• Examples of suitable plasticizers for ethylcellulose include water insoluble plasticizers such as dibutyl sebacate, diethyl phthalate, triethyl citrate, acetyl triethyl citrate, tributyl citrate, and triacetin, although it is possible that other water-insoluble plasticizers (such as acetylated monoglycerides, phthalate esters, castor oil, etc.) may be used. Triethyl citrate is especially preferred.
  • Examples of suitable plasticizers for the acrylic polymers of the present invention include citric acid esters such as triethyl citrate NF XVI, tributyl citrate, dibutyl phthalate, and possibly 1,2-propylene glycol, polyethylene glycols, propylene glycol, diethyl phthalate, castor oil, and triacetin, although it is possible that other water-insoluble plasticizers (such as acetylated monoglycerides, phthalate esters, castor oil, etc.) may be used. Triethyl citrate is especially preferred.
  • The dissolution profile of the extended release formulations of the invention can be altered, for example, by varying the thickness of the hydrophobic coating, changing the particular hydrophobic material used, or altering the relative amounts of, e.g., different acrylic resin lacquers, altering the manner in which the plasticizer is added (e.g., when the sustained-release coating is derived from an aqueous dispersion of hydrophobic polymer), by varying the amount of plasticizer relative to hydrophobic polymer, by the inclusion of additional ingredients or excipients, by altering the method of manufacture, etc.
  • The plasticized aqueous dispersion of hydrophobic polymer may be applied onto the powder-layered beads by spraying using any suitable spray equipment known in the art. In a preferred method, a Wurster fluidized- bed system is used in which an air jet, injected from underneath, fluidizes the core material and effects drying while the coating is sprayed on. A sufficient amount of the aqueous dispersion of hydrophobic polymer to obtain the desired extended release of therapeutically effective agent is preferably applied, taking into account the manner of incorporation of the plasticizer, etc. After coating with the hydrophobic polymer, a further overcoat of a film-former, such as Opadry®, is optionally applied to the beads. This overcoat is provided, if at all, in order to substantially reduce agglomeration of the beads.
  • Next, the coated beads are cured in order to obtain a stabilized release rate of the therapeutically active agent.
  • When the coating comprises an aqueous dispersion of ethylcellulose, the coated substrate is preferably subjected to curing at a temperature greater than the glass transition temperature of the coating solution (i.e., ethylcellulose) and at a relative humidity from about 60% to about 100%, until the curing endpoint is reached, e.g., about 60°C and a relative humidity from about 60% to about 100% for a time period from about 48 to about 72 hours.
  • In preferred embodiments of the present invention directed to the acrylic coating, a stabilized product is obtained by subjecting the coated substrate to oven curing at a temperature above the Tg of the plasticized acrylic polymer for the required time period, the optimum values for temperature and time for the particular formulation being determined experimentally. In certain embodiments of the present invention, the stabilized product is obtained via an oven curing conducted at a temperature of about 45° C for a time period from about 24 to about 48 hours or longer.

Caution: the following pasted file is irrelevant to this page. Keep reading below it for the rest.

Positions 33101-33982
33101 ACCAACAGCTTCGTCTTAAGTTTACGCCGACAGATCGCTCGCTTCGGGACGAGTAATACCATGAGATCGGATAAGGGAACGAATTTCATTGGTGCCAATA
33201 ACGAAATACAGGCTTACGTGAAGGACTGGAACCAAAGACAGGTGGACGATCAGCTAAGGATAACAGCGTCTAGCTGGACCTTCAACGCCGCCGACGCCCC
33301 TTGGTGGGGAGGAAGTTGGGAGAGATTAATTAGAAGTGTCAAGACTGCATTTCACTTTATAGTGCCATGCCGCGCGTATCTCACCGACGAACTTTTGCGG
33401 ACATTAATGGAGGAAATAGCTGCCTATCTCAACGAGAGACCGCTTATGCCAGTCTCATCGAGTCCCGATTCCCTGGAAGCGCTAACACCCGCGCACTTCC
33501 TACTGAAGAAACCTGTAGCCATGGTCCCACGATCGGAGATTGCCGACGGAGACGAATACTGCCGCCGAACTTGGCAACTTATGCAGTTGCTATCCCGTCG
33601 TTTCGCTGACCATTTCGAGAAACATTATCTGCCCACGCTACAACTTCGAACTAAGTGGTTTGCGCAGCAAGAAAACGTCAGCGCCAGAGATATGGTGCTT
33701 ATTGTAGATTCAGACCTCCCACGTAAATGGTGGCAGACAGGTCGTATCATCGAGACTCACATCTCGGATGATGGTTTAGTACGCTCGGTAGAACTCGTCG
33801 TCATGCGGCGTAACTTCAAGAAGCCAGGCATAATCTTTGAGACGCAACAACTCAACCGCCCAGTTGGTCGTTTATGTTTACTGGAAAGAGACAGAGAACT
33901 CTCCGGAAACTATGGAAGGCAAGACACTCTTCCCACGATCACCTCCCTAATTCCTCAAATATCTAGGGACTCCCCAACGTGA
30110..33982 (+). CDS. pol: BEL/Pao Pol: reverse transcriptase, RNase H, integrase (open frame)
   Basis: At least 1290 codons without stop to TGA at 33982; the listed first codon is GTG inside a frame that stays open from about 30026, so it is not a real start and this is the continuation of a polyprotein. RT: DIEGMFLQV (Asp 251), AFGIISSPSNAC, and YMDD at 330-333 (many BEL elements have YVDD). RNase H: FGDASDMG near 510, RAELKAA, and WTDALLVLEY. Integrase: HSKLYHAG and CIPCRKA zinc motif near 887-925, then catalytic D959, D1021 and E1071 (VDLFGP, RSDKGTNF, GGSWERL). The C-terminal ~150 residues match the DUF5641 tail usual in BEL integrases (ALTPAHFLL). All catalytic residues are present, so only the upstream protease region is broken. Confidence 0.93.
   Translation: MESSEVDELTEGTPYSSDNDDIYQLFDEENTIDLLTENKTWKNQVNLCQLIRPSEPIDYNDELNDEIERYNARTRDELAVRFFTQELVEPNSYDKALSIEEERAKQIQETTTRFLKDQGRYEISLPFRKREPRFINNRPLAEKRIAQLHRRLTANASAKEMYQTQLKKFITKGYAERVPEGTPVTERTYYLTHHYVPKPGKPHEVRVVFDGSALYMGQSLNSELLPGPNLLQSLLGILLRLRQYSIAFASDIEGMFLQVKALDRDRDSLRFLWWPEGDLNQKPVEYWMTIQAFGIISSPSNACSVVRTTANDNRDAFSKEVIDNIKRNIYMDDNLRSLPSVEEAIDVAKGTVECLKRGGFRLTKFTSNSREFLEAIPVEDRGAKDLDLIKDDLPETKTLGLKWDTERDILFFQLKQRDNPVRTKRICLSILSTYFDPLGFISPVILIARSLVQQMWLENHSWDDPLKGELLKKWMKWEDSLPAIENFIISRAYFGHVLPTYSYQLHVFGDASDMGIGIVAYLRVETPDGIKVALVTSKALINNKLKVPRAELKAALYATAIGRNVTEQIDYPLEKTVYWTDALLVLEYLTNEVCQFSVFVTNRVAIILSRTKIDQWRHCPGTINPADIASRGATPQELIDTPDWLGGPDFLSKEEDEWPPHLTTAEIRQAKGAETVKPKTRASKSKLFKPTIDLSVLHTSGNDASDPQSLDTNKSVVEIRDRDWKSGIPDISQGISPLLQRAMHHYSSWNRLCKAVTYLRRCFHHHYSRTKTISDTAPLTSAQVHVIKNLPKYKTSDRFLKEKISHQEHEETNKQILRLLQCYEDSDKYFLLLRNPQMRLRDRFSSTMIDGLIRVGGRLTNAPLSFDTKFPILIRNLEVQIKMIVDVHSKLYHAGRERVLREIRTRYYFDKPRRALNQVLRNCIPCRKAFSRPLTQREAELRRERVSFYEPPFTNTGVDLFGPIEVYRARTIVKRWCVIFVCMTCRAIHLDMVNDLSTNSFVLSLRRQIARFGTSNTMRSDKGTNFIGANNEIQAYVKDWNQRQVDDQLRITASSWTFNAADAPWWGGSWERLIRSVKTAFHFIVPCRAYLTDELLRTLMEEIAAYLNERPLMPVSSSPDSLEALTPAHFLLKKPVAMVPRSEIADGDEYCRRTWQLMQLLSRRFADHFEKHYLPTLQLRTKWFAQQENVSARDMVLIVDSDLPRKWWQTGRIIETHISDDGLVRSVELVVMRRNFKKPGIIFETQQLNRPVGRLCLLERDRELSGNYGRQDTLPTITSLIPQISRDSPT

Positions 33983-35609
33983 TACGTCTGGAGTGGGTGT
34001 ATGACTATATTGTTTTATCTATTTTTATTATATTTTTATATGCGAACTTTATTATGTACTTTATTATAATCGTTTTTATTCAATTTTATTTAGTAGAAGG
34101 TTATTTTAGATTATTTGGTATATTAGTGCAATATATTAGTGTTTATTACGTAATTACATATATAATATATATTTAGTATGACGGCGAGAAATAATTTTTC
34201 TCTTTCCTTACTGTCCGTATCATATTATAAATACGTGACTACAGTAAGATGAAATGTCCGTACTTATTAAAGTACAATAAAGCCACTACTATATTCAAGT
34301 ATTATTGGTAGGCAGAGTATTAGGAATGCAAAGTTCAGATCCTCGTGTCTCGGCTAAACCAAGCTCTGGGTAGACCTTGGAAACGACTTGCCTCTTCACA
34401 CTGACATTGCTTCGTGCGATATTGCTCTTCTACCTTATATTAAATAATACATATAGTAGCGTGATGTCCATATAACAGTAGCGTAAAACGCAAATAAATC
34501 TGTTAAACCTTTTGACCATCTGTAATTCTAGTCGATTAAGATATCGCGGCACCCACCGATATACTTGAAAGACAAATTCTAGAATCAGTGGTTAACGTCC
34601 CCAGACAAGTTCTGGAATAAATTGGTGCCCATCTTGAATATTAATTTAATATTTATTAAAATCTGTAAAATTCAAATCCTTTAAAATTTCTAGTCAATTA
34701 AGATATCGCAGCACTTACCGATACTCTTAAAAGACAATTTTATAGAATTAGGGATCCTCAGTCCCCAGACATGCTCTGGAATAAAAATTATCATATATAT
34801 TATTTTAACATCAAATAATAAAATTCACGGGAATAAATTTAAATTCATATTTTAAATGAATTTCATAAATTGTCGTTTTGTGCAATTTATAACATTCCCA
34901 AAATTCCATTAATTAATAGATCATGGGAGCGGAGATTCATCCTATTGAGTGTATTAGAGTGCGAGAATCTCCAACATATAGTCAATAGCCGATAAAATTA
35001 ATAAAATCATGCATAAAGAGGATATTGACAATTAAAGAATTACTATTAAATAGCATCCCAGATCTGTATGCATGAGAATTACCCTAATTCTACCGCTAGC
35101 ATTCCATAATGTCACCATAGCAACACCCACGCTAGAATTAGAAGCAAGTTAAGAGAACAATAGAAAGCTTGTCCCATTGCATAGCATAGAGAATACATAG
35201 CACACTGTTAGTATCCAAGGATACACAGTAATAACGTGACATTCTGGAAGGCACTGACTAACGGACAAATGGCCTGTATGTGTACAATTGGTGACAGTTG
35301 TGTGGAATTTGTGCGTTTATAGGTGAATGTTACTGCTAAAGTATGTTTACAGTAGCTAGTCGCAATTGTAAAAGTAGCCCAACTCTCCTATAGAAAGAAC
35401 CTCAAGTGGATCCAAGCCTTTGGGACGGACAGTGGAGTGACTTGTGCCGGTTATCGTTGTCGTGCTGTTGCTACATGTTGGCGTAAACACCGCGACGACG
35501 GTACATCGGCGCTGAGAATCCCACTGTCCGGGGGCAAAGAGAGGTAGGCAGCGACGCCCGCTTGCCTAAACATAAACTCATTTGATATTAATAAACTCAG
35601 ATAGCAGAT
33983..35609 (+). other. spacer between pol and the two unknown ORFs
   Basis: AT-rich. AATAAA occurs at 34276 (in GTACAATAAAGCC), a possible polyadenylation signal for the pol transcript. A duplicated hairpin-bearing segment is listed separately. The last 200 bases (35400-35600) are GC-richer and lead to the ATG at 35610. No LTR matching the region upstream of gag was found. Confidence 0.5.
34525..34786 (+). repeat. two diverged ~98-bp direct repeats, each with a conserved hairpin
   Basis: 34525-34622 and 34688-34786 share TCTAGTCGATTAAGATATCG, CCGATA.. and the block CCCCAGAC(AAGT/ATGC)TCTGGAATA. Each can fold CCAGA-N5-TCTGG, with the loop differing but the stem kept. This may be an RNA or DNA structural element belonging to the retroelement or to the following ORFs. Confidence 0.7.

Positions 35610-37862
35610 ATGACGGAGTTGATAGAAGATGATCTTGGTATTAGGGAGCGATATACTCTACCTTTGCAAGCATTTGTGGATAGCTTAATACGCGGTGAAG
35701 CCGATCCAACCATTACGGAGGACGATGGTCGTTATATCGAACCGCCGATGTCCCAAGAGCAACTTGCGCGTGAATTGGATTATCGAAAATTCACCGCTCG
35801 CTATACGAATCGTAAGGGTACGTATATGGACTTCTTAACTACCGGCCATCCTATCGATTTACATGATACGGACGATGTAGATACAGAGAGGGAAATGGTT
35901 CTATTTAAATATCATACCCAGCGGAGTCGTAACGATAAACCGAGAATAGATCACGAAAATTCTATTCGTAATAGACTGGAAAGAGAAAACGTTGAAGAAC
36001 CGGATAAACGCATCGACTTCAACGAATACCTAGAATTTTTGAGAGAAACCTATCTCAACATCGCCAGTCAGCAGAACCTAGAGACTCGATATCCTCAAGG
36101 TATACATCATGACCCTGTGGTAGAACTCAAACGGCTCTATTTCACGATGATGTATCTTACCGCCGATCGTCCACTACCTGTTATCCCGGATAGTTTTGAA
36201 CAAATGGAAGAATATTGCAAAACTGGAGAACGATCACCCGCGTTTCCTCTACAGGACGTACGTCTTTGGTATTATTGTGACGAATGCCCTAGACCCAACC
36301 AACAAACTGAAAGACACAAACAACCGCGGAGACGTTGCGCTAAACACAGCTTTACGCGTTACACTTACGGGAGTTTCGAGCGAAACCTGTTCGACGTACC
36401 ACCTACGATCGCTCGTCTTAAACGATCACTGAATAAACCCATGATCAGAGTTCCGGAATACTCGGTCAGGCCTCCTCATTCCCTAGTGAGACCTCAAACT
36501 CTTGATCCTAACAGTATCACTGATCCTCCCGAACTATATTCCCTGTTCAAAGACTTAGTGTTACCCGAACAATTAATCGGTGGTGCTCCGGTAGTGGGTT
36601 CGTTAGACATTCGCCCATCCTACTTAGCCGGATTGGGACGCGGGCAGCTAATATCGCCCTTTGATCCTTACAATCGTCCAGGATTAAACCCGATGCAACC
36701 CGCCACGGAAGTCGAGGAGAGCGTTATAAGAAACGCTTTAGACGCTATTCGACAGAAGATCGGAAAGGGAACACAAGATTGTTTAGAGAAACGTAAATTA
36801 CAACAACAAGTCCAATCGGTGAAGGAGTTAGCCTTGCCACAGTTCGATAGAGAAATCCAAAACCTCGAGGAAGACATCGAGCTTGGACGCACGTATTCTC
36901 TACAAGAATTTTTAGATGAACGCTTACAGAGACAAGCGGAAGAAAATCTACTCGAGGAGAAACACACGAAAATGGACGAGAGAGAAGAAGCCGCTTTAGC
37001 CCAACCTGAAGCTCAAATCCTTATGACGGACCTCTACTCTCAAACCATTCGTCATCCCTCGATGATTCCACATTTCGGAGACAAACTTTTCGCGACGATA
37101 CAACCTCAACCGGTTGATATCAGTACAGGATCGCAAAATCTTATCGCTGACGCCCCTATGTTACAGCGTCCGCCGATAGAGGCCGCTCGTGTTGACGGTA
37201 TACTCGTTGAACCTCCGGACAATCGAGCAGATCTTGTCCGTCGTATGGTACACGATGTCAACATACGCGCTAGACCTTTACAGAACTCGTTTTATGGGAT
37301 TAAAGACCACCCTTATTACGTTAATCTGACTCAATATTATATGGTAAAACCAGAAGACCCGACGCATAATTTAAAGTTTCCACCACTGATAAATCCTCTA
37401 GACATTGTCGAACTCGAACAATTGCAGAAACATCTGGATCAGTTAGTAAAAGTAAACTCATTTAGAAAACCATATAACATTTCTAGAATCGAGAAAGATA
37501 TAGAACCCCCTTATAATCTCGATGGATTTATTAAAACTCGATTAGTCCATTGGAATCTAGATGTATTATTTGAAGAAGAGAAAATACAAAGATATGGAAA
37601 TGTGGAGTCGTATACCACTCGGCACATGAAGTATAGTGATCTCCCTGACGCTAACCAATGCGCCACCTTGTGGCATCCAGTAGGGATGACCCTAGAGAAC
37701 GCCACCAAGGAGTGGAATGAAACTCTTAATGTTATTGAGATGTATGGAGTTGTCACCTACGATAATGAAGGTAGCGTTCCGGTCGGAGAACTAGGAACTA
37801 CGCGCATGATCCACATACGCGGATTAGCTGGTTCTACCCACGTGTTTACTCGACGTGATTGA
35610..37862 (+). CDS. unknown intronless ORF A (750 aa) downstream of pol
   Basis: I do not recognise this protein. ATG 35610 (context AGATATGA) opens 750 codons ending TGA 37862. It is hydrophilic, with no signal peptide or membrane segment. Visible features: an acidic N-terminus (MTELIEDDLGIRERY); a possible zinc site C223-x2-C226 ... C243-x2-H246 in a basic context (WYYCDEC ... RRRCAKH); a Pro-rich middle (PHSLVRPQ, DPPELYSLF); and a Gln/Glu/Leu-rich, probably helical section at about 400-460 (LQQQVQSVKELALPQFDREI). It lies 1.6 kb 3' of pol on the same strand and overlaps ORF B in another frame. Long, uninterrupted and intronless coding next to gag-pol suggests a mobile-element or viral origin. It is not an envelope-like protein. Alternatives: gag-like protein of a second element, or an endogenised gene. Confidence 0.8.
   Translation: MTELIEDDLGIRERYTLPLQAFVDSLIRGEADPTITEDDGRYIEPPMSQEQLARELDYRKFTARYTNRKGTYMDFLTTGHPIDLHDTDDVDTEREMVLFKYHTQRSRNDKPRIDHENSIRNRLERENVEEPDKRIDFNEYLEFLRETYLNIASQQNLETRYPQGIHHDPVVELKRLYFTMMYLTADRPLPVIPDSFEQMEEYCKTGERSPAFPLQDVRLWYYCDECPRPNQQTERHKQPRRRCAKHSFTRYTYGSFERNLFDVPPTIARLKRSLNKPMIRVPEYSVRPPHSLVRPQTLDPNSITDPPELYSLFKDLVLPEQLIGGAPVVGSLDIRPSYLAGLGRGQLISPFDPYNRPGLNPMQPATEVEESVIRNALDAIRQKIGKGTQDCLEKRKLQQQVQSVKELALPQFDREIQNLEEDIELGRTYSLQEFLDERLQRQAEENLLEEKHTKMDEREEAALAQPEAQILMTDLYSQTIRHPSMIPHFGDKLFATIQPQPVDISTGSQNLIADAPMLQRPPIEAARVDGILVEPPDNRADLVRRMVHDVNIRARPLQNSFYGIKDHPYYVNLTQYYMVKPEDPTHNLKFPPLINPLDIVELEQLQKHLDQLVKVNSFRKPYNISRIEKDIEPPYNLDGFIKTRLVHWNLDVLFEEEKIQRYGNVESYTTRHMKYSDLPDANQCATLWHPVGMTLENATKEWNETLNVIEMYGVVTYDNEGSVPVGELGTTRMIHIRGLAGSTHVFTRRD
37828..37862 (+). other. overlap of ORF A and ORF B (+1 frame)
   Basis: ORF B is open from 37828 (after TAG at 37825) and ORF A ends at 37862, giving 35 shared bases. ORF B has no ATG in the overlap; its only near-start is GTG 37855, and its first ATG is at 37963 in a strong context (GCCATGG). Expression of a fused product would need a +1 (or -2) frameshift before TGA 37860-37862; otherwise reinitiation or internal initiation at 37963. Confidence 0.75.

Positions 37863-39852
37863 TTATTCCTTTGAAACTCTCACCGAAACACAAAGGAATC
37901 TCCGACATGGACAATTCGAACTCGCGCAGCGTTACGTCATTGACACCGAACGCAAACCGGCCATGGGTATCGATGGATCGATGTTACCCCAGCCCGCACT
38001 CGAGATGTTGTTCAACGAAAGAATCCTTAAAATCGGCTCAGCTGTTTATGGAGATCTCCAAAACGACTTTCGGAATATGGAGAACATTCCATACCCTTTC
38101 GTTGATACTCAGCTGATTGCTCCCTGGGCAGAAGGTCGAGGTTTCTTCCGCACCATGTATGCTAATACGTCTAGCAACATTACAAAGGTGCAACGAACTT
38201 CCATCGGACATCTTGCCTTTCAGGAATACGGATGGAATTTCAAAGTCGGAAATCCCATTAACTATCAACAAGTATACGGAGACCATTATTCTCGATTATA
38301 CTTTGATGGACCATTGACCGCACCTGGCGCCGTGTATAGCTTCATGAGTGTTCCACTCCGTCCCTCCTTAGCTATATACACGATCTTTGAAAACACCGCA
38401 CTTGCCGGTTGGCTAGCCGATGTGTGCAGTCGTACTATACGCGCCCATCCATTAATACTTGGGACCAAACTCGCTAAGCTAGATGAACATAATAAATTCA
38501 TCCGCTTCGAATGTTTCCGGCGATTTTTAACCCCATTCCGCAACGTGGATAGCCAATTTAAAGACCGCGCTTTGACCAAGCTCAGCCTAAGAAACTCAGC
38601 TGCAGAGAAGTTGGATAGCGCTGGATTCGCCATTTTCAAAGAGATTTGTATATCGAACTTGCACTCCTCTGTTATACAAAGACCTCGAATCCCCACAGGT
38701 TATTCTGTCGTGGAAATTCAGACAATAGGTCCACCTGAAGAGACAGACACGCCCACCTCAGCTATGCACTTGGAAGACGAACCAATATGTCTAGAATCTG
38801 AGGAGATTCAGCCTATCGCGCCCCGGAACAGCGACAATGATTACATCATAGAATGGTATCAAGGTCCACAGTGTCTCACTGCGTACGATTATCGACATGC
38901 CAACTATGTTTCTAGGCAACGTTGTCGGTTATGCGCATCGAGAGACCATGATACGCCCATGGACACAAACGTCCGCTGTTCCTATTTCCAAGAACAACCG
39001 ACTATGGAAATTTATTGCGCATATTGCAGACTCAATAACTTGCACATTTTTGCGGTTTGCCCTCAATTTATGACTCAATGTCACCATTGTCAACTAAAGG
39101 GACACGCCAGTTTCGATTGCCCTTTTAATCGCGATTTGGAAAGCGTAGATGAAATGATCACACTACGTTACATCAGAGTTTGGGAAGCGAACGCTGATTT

• The release of the therapeutically active agent from the sustained-release formulation of the present invention can be further influenced, i.e., adjusted to a desired rate, by the addition of one or more release-modifying agents, or by providing one or more passageways through the coating. The ratio of hydrophobic polymer to water soluble material is determined by, among other factors, the release rate required and the solubility characteristics of the materials selected.
  • The release-modifying agents which function as pore-formers may be organic or inorganic, and include materials that can be dissolved, extracted or leached from the coating in the environment of use. The pore-formers may comprise one or more hydrophilic polymers such as hydroxypropylmethylcellulose.
  • The sustained-release coatings of the present invention can also include erosion-promoting agents such as starch and gums.
  • The sustained-release coatings of the present invention can also include materials useful for making microporous lamina in the environment of use, such as polycarbonates comprised of linear polyesters of carbonic acid in which carbonate groups reoccur in the polymer chain.
  • The release-modifying agent may also comprise a semi-permeable polymer.
  • In other preferred embodiments of the present invention, the sustained release coating comprises hydrophilic polymers, such as cellulose ethers and protein derived materials. Of these polymers, the cellulose ethers, especially hydroxyalkylcelluloses and carboxyalkylcelluloses, are preferred. Other sustained release coating materials which may be used in the present invention include digestible, long chain (C8-C50, especially C12-C40), substituted or unsubstituted hydrocarbons, such as fatty acids, fatty alcohols, glyceryl esters of fatty acids, mineral and vegetable oils and waxes. Hydrocarbons having a melting point of between 25° and 90° C are preferred. Of these long chain hydrocarbon materials, fatty (aliphatic) alcohols are preferred.
  • Polyalkylene glycols may also be used.